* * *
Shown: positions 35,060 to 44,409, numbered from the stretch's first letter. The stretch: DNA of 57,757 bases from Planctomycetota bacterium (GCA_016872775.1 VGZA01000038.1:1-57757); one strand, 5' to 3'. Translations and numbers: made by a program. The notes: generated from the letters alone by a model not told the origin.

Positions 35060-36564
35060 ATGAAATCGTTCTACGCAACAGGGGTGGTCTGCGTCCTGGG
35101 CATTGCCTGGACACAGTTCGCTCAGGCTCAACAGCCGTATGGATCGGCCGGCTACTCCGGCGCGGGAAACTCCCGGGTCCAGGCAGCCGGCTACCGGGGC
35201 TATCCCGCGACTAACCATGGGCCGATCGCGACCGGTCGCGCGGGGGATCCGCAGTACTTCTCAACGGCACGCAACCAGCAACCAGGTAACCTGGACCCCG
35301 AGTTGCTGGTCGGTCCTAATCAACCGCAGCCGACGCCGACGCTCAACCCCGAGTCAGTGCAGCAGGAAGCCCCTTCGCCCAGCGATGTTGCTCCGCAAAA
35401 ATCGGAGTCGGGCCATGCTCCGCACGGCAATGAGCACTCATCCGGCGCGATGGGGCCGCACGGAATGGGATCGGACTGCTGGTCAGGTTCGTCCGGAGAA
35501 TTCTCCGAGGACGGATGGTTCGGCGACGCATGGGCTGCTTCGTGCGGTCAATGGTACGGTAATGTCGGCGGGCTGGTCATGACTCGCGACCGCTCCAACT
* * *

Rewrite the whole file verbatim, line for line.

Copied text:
Shown: positions 35,060 to 44,409, numbered from the stretch's first letter. The stretch: DNA of 57,757 bases from Planctomycetota bacterium (GCA_016872775.1 VGZA01000038.1:1-57757); one strand, 5' to 3'. Translations and numbers: made by a program. The notes: generated from the letters alone by a model not told the origin.

Positions 35060-36564
35060 ATGAAATCGTTCTACGCAACAGGGGTGGTCTGCGTCCTGGG
35101 CATTGCCTGGACACAGTTCGCTCAGGCTCAACAGCCGTATGGATCGGCCGGCTACTCCGGCGCGGGAAACTCCCGGGTCCAGGCAGCCGGCTACCGGGGC
35201 TATCCCGCGACTAACCATGGGCCGATCGCGACCGGTCGCGCGGGGGATCCGCAGTACTTCTCAACGGCACGCAACCAGCAACCAGGTAACCTGGACCCCG
35301 AGTTGCTGGTCGGTCCTAATCAACCGCAGCCGACGCCGACGCTCAACCCCGAGTCAGTGCAGCAGGAAGCCCCTTCGCCCAGCGATGTTGCTCCGCAAAA
35401 ATCGGAGTCGGGCCATGCTCCGCACGGCAATGAGCACTCATCCGGCGCGATGGGGCCGCACGGAATGGGATCGGACTGCTGGTCAGGTTCGTCCGGAGAA
35501 TTCTCCGAGGACGGATGGTTCGGCGACGCATGGGCTGCTTCGTGCGGTCAATGGTACGGTAATGTCGGCGGGCTGGTCATGACTCGCGACCGCTCCAACT